Chromo Thriller: Cinematic Narrative in the work of Miles Aldridge

Stark studio lighting, perfectly balanced compositions and immaculate female models expose Miles Aldridge’s scenes as staged. Whilst glamourous female protagonists and vivacious colour remain Aldridge’s dual obsessions, he is interested in creating an underlying sense of discomfort. Admiring Hitchcock’s ability to render the ordinary strange and sinister, Aldridge has identified his own aim as being to ‘stop the viewer from turning the page of the magazine’. The blurred lines between fashion photography, art and cinema are thus highly deliberate and play a crucial role in conjuring the disturbances achieved within his imagery.

In Aldridge’s work, each scene is highly constructed with painstaking attention to lighting, composition and colour. Giving the example of the smashed ketchup bottle in A Drop of Red #2, Aldridge states that he recreates his own experiences, giving his tableaux a sense of the surreal. His training in illustration at Central Saint Martins also remains implicit in his work – typically commencing with a series of preparatory drawings. It is thus no accident that one might consider Aldridge’s images as stills from a film where the unfolding scene is but one part of a wider story. The suggestion of a narrative beyond the frame implicates the spectator’s mind in the viewing experience by prompting them to imagine the moment before and after the present scene. The viewer is further implicated by the highly saturated colours, which serve as an invitation to indulge in Aldridge’s hyper-real environments. Referring to his expressive use of colour as a ‘trick’, Aldridge reveals his desire to render the act of viewing an act of participation. A Freudian dynamic of simultaneous attraction and repulsion is recalled in Aldridge’s work where vibrant aesthetic qualities entice the viewer into a scene which is implicitly dangerous or disconcerting.

A further technique deployed by Aldridge is a displacement of the ordinary. The highly stylised interiors are those of the everyday – supermarkets, kitchens, bathrooms. It is the excess of materiality, from supermarket aisles to resplendent jewellery, coupled with an absence of genuine emotion in the female models, that gives rise to a palpable unease in his works. In this way, Aldridge’s images appear as anti-statements about the consumer culture they exhibit. Specifically, the impact of Lynch’s Blue Velvet on Aldridge as an individual is apparent. The well-maintained exteriors of houses in David Lynch’s fictional neighbourhood don’t go far in upholding an illusion of perfection, and Aldridge’s work is comparable to the turmoil that goes on behind Lynch’s closed doors. In particular, Aldridge’s female protagonists recall the glamour and splendour of Isabella Rossellini’s character whilst at the same time remaining suggestive of something far more sinister. The passive expressions of the figures, and forced acknowledgement of this by Aldridge’s lens, prompt the viewer to question their own role in consumer society.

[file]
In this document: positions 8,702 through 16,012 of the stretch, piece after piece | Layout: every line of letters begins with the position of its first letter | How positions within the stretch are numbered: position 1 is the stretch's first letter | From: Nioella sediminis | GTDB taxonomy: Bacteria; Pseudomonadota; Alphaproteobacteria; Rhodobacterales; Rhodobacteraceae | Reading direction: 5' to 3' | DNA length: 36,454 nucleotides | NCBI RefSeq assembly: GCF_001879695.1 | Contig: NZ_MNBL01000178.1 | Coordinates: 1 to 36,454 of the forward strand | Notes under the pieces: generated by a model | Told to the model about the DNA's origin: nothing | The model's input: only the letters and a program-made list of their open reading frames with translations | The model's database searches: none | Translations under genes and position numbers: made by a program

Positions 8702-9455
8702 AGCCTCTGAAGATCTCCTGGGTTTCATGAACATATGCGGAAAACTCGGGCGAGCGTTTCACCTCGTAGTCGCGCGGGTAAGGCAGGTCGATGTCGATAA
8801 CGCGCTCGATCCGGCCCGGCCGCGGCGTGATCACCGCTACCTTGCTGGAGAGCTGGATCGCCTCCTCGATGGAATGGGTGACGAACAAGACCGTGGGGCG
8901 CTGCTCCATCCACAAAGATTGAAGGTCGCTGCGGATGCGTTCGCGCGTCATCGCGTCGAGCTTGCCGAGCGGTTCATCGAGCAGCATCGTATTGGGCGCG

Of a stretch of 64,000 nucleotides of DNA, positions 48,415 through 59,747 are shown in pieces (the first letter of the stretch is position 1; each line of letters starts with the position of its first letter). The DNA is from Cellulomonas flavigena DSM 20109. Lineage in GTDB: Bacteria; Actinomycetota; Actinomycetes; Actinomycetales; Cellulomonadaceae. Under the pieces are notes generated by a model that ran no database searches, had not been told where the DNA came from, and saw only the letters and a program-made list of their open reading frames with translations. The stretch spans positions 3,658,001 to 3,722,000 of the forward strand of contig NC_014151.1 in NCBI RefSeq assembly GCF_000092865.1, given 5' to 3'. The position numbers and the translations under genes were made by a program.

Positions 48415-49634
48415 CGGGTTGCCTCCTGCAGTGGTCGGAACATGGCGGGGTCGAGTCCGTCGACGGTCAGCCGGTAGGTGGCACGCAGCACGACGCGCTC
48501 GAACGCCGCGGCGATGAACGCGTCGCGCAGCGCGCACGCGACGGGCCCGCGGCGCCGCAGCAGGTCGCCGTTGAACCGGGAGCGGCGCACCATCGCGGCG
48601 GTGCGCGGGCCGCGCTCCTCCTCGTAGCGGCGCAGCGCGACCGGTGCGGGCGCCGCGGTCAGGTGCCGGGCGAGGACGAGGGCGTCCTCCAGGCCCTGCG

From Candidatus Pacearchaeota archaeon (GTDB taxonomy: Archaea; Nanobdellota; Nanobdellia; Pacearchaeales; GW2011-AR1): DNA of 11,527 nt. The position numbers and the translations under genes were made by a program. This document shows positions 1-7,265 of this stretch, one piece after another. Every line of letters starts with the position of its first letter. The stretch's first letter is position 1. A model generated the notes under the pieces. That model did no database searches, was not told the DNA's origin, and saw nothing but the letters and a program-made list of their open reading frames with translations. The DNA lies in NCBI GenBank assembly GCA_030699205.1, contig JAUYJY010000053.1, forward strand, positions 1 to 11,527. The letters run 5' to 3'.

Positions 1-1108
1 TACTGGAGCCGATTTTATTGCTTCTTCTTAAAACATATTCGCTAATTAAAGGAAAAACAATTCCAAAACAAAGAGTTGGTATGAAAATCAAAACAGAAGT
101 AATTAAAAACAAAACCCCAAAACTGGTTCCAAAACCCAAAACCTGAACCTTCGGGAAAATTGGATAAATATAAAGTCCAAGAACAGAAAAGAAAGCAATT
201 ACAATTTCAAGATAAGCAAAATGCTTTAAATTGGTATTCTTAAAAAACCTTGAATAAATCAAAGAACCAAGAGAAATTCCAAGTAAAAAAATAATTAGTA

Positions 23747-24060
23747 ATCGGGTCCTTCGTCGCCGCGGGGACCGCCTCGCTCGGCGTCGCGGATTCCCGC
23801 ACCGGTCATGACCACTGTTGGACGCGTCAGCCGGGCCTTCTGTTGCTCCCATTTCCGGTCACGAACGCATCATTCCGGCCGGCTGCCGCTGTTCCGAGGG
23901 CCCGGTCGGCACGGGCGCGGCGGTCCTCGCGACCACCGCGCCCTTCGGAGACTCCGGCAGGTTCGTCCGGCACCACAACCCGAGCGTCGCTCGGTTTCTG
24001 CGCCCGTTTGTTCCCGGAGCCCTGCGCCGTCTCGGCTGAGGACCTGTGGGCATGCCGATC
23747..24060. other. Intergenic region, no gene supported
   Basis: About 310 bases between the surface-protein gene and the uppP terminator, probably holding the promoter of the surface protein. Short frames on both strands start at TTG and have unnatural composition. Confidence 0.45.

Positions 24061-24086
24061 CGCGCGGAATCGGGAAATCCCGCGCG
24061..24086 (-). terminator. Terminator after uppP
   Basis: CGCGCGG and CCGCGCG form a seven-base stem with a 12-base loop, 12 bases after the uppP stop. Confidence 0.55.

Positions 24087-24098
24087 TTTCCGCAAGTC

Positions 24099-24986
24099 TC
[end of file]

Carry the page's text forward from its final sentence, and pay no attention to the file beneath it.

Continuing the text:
Aldridge as director, rather than photographer, is nowhere more evident than in Chromo Thriller #2. Here, the spilt wine and multiple glasses imply action and another character; moreover, the plastic-covered bed upon which the female protagonist lies serves as a premonition of what might be to come. A further sense of foreboding is achieved by the deep red wine seeping into the carpet. The viewer’s attention is quickly brought to the face of the female figure by studio lighting and the mise-en-scène: her arms and the curtains in the background framing her face. Aldridge notes that his favourite moments in Hollywood cinema are ‘the closeups of a woman’s face, thinking’. In film, the camera zooming in on a face encourages the viewer to consider the character’s contemplation. Aldridge has skilfully been able to achieve this cinematic technique in the form of a photograph. By highlighting the model’s face the viewer is able to perform the function a camera would in film. This kinetic component, with the suggestion of a progression from one frame to another, expertly blurs the distinction between photography and film.

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Notes

Featured catalogue essay: ‘Turning Points’ by Helena Lee

Notes

Harry Callahan and the Bauhaus

Notes

Reflection: Valérie Belin interviewed by Catherine Troiano